ISAW Members Attend the Joint AIA/SCS Conference

By Patrick J. Burns

It is the time of year again for the joint annual meetings of the Archaeological Institute of America and the Society for Classical Studies, which will be held January 3-6, 2019 in San Diego. Members of the ISAW community, present and past, can be found throughout the program. Here is your guide to ISAW presentations and activities at AIA/SCS 2019:

ISAW Visiting Assistant Professor J. Andrew Dufton will deliver a paper on "A Century of Building: Local and Long-Term Perspectives on the Roman Monumentalization of Thuburbo Maius, Tunisia" at the Roman Architecture and Urban Landscapes session (AIA Session 5D; Saturday 10:45am). ISAW Professor Sebastian Heath will be participating as a panelist on the "Grounding" Roman Sculpture panel (AIA Session 2I; Friday 10:45am).

For the third year in a row, the ISAW Library’s David Ratzan and Patrick J. Burns will host Ancient MakerSpaces, a all-day workshop on digital tools, resources and publication in ancient world studies (SCS Workshop; Saturday 8:30am-2:30pm). It is has become a conference highlight and an event that showcases ISAW's leadership role in supporting digital initiatives in the field. AMS2019 includes workshops on creating digital epigraphic squeezes, building online commentaries, analyzing ancient texts through digital maps and network analysis, and getting started with podcasting. Sebastian Heath has also expressed interest in giving an AMS Lightning Talk on the "gamification" of archaeological plans.

Also, in the world of digital classics, Tom Elliott, Associate Director for Digital Programs at ISAW and Pleiades Managing Editor, will deliver the paper "What Difference Has Digitization Made?" on the Mapping the Classical World Since 1869: Past and Future Directions panel organized by the University of North Carolina at Chapel Hill's Richard Talbert for the 150th anniversary of the SCS (SCS Session 6; Friday 8am). Patrick, in addition to running Ancient Makerspaces, will give a paper called "Object-oriented Philology" on the Digital Classics Association panel Reconnecting the Classics which explores the digital future of comparative philology (SCS Session 62; 1:45pm).

ISAW graduate student Georgios Tsolakis has organized, with his Princeton colleague Marco Santini, a joint AIA/SCS session on Epigraphic Approaches to Multilingualism and Multilingual Societies in the Ancient Mediterranean (AIA Session 3H, SCS Session 31; Friday 1:45pm). Georgios will also deliver a paper at this session with the title "'It seems that they are using the Carian Language': Multilingualism, Assimilation, and Acculturation in Caria." In yet another ISAW connection, former ISAW Visiting Assistant Professor Emily Cole will be a respondent on this panel.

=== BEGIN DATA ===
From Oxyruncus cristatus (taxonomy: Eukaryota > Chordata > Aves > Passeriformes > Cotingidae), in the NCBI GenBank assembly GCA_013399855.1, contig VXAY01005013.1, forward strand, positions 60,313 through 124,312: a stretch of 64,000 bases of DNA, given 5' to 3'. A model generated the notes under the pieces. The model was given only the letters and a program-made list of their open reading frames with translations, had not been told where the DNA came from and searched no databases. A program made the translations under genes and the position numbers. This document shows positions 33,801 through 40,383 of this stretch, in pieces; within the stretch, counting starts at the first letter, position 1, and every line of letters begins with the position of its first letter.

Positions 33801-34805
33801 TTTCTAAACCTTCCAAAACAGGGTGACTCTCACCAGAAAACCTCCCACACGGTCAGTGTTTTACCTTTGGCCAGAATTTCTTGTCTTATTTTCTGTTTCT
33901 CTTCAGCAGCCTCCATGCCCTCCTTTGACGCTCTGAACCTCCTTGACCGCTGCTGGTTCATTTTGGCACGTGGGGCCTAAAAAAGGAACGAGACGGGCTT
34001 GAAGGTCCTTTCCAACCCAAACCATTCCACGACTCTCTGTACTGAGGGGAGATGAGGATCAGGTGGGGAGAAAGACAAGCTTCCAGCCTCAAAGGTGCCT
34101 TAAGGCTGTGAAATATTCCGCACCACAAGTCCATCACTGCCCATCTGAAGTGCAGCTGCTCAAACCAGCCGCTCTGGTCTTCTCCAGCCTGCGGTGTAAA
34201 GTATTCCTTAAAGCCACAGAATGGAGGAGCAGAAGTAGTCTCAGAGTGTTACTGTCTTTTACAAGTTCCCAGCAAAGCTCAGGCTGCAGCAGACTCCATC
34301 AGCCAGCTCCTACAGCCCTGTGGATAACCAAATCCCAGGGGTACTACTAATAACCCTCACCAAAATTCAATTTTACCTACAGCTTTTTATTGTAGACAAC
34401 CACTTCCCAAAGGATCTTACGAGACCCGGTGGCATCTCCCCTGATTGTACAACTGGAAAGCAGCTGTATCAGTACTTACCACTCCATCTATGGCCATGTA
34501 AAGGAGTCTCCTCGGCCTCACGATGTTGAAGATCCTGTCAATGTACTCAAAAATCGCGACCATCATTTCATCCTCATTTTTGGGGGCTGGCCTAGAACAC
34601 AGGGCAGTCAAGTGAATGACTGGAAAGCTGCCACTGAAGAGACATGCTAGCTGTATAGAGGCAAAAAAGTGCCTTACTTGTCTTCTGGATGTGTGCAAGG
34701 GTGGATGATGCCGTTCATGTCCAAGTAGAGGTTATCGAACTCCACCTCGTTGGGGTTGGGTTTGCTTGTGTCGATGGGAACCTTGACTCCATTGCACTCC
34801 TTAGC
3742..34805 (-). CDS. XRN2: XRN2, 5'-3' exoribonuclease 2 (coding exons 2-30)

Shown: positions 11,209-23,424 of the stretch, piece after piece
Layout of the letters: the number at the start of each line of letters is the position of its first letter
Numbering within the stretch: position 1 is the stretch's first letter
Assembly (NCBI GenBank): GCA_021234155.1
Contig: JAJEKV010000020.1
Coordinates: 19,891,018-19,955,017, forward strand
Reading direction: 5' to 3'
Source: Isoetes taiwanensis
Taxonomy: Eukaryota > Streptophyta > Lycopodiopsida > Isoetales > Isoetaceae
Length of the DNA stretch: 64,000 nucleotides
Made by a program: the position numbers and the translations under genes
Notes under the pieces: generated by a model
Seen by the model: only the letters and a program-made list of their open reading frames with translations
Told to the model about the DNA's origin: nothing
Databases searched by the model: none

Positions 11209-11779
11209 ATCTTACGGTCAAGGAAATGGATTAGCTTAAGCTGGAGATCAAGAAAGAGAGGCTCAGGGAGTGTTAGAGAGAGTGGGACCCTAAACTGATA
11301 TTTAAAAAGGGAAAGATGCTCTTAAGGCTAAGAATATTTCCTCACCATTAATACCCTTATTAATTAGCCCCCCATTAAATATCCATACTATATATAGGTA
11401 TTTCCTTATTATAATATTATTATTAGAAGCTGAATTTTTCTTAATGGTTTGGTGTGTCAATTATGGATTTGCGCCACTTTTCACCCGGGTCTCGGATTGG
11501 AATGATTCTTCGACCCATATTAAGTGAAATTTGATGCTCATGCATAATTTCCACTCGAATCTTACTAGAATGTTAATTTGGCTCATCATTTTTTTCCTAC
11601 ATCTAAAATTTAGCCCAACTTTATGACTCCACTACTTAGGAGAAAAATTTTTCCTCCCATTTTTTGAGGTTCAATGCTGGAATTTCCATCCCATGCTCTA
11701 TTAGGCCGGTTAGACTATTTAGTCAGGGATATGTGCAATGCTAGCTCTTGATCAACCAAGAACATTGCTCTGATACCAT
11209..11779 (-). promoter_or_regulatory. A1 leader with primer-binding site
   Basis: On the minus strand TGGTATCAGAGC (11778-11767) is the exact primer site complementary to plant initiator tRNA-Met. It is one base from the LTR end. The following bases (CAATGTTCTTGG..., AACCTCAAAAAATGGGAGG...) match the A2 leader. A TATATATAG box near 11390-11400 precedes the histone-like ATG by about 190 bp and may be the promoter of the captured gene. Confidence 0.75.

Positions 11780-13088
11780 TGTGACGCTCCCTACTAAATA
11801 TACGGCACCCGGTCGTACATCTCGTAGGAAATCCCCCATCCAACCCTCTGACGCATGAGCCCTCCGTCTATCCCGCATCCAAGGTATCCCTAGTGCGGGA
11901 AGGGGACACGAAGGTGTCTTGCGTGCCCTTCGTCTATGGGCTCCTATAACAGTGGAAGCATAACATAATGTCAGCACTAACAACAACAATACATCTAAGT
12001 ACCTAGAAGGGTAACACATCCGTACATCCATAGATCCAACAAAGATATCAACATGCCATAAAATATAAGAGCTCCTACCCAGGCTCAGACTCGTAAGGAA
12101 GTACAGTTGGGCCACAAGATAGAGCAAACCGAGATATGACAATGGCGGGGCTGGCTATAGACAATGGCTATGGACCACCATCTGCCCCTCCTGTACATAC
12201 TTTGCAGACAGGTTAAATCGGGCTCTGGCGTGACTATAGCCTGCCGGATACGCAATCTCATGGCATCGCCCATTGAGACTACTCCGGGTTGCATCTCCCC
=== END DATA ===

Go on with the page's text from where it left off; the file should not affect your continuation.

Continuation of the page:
This year's program includes two papers from ISAW Affiliated Faculty. John N. Hopkins (NYU Department of Fine Arts; Institute of Fine Arts) will speak on "Assembling the Multivalence of Provincial Emulation: A First Century Polykleitan Head from Aquitania" on the Roman Sculpture, from Antiquity to Today panel (AIA Session 1B; Friday 8am) and Stephen J. Tinney (University of Pennsylvania) will speak on "Ancient Mesopotamian Literate Culture" as part of the Advisory Council on Classical Studies of the American Academy in Rome's Ancient Mediterranean Literatures: Comparisons, Contrasts, and Assumptions session (SCS Session 67; Sunday 8am).

The program also includes the work of past ISAW Scholars. Jinyu Liu (Depauw University, Shanghai Normal University; VRS 2007-08) will deliver a paper called "Who's 'We' in Classics" on the SCS Presidential Panel, Global Classics (Friday 5pm). Nicola Aravecchia (Washington University in St. Louis; VRS 2009-10) will speak on "From Paganism to Christianity in Egypt's Western Desert: Changes in the Landscape of a Late Antique Hamlet" at the Afterlife of Ancient Urbanscapes and Rural Landscapes in Post-Classical Mediterranean (A.D. 400-1300) session (AIA Session 1J; Friday 8am). Mantha Zarmakoupi (University of Pennsylvania; VRS 2009-10) will speak on "Maritime façades in Roman Villa Architecture and Decoration" on the American Friends of Herculaneum panel, Herculaneum: Works in Progress (SCS Session 77; Sunday 8am). Finally, in addition to being a respondent on Georgios’s session as noted above, Emily Cole (University of California, Berkeley; VAP 2016-2018) will also deliver a paper at the Systems of Knowledge and Strategic Planning in Ancient Industries session called "No Two are the Same: Stela Production in Ptolemaic and Roman Akhmim."

The 2019 Joint Meeting of the AIA and SCS runs from Thursday, January 3, to Sunday, January 6. Preliminary programs for both meetings are available online: the AIA program can be found here and the SCS here.